1998 | Timothy Gowers | For his contributions to functional analysis and combinatorics, developing a new vision of infinite-dimensional geometry, including the solution of two of Banach’s problems and the discovery of the so called Gowers’ dichotomy: every infinite dimensional Banach space contains either a subspace with many symmetries (technically, with an unconditional basis) or a subspace every operator on which is Fredholm of index zero. |

1998 | Maxim Kontsevich | For his contributions to algebraic geometry, topology, and mathematical physics, including the proof of Witten’s conjecture of intersection numbers in moduli spaces of stable curves, construction of the universal Vassiliev invariant of knots, and formal quantization of Poisson manifolds. |

1998 | Curtis T. McMullen | For his contributions to the theory of holomorphic dynamics and geometrization of three-manifolds, including proofs of Bers’ conjecture on the density of cusp points in the boundary of the Teichmüller space, and Kra’s theta-function conjecture. |

1994 | Jean Bourgain | Bourgain’s work touches on several central topics of mathematical analysis: the geometry of Banach spaces, convexity in high dimensions, harmonic analysis, ergodic theory, and finally, nonlinear partial differential equations from mathematical physics. |

1994 | Pierre-Louis Lions | His contributions cover a variety of areas, from probability theory to partial differential equations (PDEs). Within the PDE area he has done several beautiful things in nonlinear equations. The choice of his problems have always been motivated by applications. |

1994 | Jean-Christophe Yoccoz | Yoccoz obtained a very enlightening proof of Bruno’s theorem, and he was able to prove the converse |

1994 | Efim Zelmanov | For the solution of the restricted Burnside problem. |

1990 | Vladimir Drinfeld | Drinfeld’s main preoccupation in the last decade |

1990 | Vaughan Jones | Jones discovered an astonishing relationship between von Neumann algebras and geometric topology. As a result, he found a new polynomial invariant for knots and links in 3-space. |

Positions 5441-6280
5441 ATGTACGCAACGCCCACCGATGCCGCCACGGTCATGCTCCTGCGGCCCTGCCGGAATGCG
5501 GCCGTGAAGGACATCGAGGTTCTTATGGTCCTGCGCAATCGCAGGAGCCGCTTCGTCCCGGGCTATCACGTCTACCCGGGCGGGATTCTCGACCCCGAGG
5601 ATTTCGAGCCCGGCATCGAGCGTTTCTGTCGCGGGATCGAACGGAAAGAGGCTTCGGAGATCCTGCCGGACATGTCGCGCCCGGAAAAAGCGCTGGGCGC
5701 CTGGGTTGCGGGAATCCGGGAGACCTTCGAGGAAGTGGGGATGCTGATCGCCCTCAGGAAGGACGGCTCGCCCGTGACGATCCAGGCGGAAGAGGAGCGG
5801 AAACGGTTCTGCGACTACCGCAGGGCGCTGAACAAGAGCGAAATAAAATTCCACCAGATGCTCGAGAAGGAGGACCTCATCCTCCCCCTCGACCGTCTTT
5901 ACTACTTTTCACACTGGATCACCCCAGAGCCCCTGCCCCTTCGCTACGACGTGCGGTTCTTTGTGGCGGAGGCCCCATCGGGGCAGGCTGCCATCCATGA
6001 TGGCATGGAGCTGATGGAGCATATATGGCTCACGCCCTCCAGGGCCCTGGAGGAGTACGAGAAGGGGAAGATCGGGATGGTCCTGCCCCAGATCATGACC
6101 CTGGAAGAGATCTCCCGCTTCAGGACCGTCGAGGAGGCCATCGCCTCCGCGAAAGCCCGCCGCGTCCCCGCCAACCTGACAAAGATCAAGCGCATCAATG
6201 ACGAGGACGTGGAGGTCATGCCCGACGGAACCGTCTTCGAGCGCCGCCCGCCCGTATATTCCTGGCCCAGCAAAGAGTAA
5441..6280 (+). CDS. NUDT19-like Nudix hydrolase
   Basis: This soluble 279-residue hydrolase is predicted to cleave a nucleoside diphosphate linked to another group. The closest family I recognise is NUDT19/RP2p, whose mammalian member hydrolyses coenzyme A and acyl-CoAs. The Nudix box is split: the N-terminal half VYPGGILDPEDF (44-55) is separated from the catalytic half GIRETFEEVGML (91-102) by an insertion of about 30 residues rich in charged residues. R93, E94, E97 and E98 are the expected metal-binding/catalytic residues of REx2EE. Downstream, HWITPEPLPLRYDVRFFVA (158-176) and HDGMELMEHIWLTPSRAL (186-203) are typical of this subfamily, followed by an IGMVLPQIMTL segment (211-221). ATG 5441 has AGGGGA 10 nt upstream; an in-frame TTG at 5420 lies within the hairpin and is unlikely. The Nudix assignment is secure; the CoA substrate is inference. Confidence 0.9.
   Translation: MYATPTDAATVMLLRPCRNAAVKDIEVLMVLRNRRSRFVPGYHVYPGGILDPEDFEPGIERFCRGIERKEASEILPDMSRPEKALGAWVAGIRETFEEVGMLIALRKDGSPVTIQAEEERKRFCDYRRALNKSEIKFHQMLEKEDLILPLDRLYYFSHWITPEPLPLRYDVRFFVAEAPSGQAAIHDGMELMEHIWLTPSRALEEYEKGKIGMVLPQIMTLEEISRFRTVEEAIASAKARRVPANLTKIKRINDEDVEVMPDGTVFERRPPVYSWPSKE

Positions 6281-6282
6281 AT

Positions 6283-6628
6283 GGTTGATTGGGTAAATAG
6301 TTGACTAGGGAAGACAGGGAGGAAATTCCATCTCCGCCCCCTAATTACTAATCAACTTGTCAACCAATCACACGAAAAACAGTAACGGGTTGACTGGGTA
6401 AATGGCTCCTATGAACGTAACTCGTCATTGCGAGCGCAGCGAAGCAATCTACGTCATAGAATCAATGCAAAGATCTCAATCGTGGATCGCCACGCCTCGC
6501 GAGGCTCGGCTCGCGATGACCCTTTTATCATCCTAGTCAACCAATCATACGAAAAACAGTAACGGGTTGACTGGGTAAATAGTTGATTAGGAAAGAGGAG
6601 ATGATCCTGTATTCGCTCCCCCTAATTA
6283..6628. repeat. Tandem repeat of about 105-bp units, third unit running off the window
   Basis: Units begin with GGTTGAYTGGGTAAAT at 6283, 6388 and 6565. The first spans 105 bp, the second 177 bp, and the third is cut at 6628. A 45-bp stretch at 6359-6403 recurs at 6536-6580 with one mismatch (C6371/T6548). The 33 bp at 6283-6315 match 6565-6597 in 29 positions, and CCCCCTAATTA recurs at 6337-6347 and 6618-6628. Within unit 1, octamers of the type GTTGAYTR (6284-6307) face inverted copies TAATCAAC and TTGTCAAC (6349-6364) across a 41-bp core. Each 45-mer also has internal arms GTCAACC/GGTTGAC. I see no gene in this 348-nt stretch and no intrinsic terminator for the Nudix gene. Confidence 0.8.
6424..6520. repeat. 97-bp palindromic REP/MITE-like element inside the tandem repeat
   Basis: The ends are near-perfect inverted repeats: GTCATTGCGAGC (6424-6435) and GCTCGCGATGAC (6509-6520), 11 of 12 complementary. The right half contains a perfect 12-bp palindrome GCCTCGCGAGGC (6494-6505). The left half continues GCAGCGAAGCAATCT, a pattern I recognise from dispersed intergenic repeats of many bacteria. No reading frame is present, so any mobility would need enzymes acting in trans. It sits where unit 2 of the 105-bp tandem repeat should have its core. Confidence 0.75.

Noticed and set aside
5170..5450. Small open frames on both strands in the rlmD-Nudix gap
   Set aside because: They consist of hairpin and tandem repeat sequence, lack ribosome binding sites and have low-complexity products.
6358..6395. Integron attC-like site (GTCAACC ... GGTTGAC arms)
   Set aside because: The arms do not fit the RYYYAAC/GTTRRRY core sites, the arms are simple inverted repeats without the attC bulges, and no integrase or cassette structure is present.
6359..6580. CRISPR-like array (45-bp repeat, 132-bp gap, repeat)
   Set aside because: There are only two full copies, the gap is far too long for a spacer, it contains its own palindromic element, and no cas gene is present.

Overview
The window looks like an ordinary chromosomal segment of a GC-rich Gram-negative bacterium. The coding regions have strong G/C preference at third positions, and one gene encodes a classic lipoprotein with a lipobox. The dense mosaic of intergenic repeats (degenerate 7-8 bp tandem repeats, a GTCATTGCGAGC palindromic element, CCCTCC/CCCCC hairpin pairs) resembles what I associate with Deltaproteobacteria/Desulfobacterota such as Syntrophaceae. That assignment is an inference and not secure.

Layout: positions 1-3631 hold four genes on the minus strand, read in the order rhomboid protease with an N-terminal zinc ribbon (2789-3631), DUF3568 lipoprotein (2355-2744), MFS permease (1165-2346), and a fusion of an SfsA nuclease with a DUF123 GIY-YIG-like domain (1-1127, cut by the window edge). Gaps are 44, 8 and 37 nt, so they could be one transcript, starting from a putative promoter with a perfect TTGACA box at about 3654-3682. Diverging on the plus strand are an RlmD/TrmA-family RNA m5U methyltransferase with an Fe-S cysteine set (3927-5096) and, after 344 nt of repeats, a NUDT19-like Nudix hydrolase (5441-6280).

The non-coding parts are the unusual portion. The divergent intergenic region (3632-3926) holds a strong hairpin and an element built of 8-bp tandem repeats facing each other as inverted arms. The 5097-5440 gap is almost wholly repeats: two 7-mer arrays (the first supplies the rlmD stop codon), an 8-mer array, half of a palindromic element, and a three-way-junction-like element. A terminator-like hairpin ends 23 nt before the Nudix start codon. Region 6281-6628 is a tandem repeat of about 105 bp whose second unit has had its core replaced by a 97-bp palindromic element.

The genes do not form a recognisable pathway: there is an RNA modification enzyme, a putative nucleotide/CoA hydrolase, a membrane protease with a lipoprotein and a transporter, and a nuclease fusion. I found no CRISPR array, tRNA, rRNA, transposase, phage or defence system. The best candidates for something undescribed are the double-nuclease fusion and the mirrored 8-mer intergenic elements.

1990 | Shigefumi Mori | The most profound and exciting development in algebraic geometry during the last decade or so was |

1990 | Edward Witten | Time and again he has surprised the mathematical community by a brilliant application of physical insight leading to new and deep mathematical theorems. |

1986 | Simon Donaldson | Received medal primarily for his work on topology of four-manifolds, especially for showing that there is a differential structure on euclidian four-space which is different from the usual structure. |

1986 | Gerd Faltings | Using methods of arithmetic algebraic geometry, he received medal primarily for his proof of the Mordell Conjecture. |

1986 | Michael Freedman | Developed new methods for topological analysis of four-manifolds. One of his results is a proof of the four-dimensional Poincaré Conjecture. |

1982 | Alain Connes | Contributed to the theory of operator algebras, particularly the general classification and structure theorem of factors of type III, classification of automorphisms of the hyperfinite factor, classification of injective factors, and applications of the theory of C*-algebras to foliations and differential geometry in general. |

1982 | William Thurston | Revolutionized study of topology in 2 and 3 dimensions, showing interplay between analysis, topology, and geometry. Contributed idea that a very large class of closed 3-manifolds carry a hyperbolic structure. |

1982 | Shing-Tung Yau | Made contributions in differential equations, also to the Calabi conjecture in algebraic geometry, to the positive mass conjecture of general relativity theory, and to real and complex Monge–Ampère equations. |

1978 | Pierre Deligne | Gave solution of the three Weil conjectures concerning generalizations of the Riemann hypothesis to finite fields. His work did much to unify algebraic geometry and algebraic number theory. |